Since the topic of chirality is rather technical and hard to understand, let us move on to the field of literature. One of the best examples of how mirrors can completely change something is seen in Lewis Carroll’s novel Through the Looking-Glass and What Alice Found There. Lewis Carroll understood the significance of mirror images in chemistry and wrote this novel to portray how quirky and strange a “mirror world” may be. Through the Looking Glass is a sequel to the famous book Alice in Wonderland and describes a world that is the mirror image of Wonderland. Carroll cleverly wrote the first book so that it would be the opposite of the first book. The first book starts outdoors, is set in the summer, uses changes in size as a plot device and focuses on the theme of trump cards. The second book starts indoors, is set in the winter, uses changes in direction as a plot device and draws on the theme of chess. There are even characters such as Hatta and Haigha who are the mirror images of the Mad Hatter and the March Hare from the previous book. Although they are very similar, they are just not the same and hence Alice does not recognise them. Perhaps the line that best shows Carroll’s understanding of the dangers of mirror worlds is this: “Perhaps Looking-glass milk isn’t good to drink”.

The field of psychology is also heavily interested in mirrors. It is a well-known fact that our brains recognise the purpose of mirrors. If you put a mirror in front of someone, you know that the person will examine themselves, groom themselves or simply make funny poses. A simple experiment shows how used to mirrors we are. If you angle two mirrors at right angles and fit a transparent sheet of glass in front of the two to make a prism shape, the image you see through the glass is a reflection that is not mirrored. Because it is not mirrored, you can hold up a book to it and still read it fine. This is known as a non-reflecting mirror. An interesting experiment shows that if you make people use this kind of mirror, they become incredibly confused as they are too used to using a mirror image to see themselves. Even though the reflection they see is a “truer” image, because their brain automatically flips the mirrored image, they become uncoordinated and keep moving their hands in the opposite direction.

As mentioned at the start, mirrors are a human invention. Although reflection occurs in nature, such as on a clear surface of water, animals generally are incapable of using mirrors. This is such a universal fact that animal psychologists use a mirror test to determine whether a specie of animal is self-aware or not. The test is done by showing an animal a mirror. Most animals will see their reflection and automatically believe that it is another animal, as they are incapable of thinking that it is a reflection of themselves. Hence, they will try to threaten, attack or flee from the image they see. But if you show a higher-order animal such as an ape or dolphin a mirror, they will start to groom themselves as they realize that the mirror is simply showing themselves.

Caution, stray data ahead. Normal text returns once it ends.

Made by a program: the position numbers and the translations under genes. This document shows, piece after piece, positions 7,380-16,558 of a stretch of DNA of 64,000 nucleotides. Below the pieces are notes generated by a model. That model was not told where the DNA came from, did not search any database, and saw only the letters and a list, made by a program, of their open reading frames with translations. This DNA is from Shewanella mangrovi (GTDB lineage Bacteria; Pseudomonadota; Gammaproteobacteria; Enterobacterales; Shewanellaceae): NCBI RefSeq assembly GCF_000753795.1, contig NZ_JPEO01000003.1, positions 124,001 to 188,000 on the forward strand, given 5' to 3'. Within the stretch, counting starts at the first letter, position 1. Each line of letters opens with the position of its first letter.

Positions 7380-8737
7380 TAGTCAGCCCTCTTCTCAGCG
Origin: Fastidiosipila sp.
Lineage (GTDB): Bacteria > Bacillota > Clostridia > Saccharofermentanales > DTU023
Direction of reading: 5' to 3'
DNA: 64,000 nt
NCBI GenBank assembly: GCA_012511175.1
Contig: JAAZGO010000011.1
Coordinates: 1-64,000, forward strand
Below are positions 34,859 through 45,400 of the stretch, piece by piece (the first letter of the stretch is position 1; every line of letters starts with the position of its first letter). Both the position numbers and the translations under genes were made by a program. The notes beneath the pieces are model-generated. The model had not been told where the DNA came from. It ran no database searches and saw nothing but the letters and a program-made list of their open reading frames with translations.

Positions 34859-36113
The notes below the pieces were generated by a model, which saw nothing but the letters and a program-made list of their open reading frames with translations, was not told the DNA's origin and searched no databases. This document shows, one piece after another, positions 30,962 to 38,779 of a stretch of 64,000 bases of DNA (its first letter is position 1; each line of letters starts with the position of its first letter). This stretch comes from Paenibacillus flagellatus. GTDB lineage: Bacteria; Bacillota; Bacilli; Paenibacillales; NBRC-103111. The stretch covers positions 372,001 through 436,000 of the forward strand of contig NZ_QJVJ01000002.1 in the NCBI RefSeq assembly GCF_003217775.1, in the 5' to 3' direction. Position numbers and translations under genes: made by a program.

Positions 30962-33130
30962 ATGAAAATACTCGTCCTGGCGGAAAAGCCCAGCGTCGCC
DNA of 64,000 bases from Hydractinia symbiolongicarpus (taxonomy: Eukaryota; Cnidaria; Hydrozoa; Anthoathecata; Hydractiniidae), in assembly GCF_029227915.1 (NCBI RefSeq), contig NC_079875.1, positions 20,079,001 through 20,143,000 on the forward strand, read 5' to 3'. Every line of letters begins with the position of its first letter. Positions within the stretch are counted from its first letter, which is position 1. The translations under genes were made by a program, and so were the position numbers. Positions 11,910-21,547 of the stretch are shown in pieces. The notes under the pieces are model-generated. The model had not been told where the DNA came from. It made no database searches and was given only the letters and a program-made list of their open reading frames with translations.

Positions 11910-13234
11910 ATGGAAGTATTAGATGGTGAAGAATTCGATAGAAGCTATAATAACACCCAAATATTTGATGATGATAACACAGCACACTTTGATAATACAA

This is what sets us apart from animals. Not only are we capable of recognizing ourselves in a mirror, but we have the ability to go one step further and reflect on ourselves using the mirror of our minds. Some people may take a look at the person in this mirror and be content with who they are. But some will gaze into the mirror and, much like the animals in the mirror test experiments, see a completely different person they do not recognise. This may cause disappointment, frustration or even disgust as we realize that we are not who we think we are or aspire to be. Then again, sometimes you will gaze into the mirror and see a person that has strengths such as courage – a person you could be if you realized your true potential. The most frightening realisation would be to discover that there is no one in the mirror.

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Lastly, we could consider the mirror of behaviour. Goethe said that “behaviour is a mirror in which everyone displays his own image”. The corollary to this is that human beings read behaviour to try and interpret another person’s character. One can use this to greatly improve the relationship and connection with another person. Mirroring is the act of subtly copying the other person’s behaviour to build rapport – where an empathic bridge is constructed between two people. Rapport is particularly useful in jobs that involve earning the trust of strangers in a short time, such as in healthcare or business. By matching the other person’s body language, such as posture or actions like taking a sip of water, the other person will open up more easily to you. The same applies to verbal and emotional mirroring where you subtly reuse the words the other person spoke and reflect their emotions such as excitement. Obviously, one must be subtle with mirroring as a direct imitation will appear mocking and strange. If you are able to subtly copy their behaviour, the other person’s subconscious mind will be tricked into thinking that you are similar in character and trust you more. This skill is extremely useful in improving your interpersonal and social skills.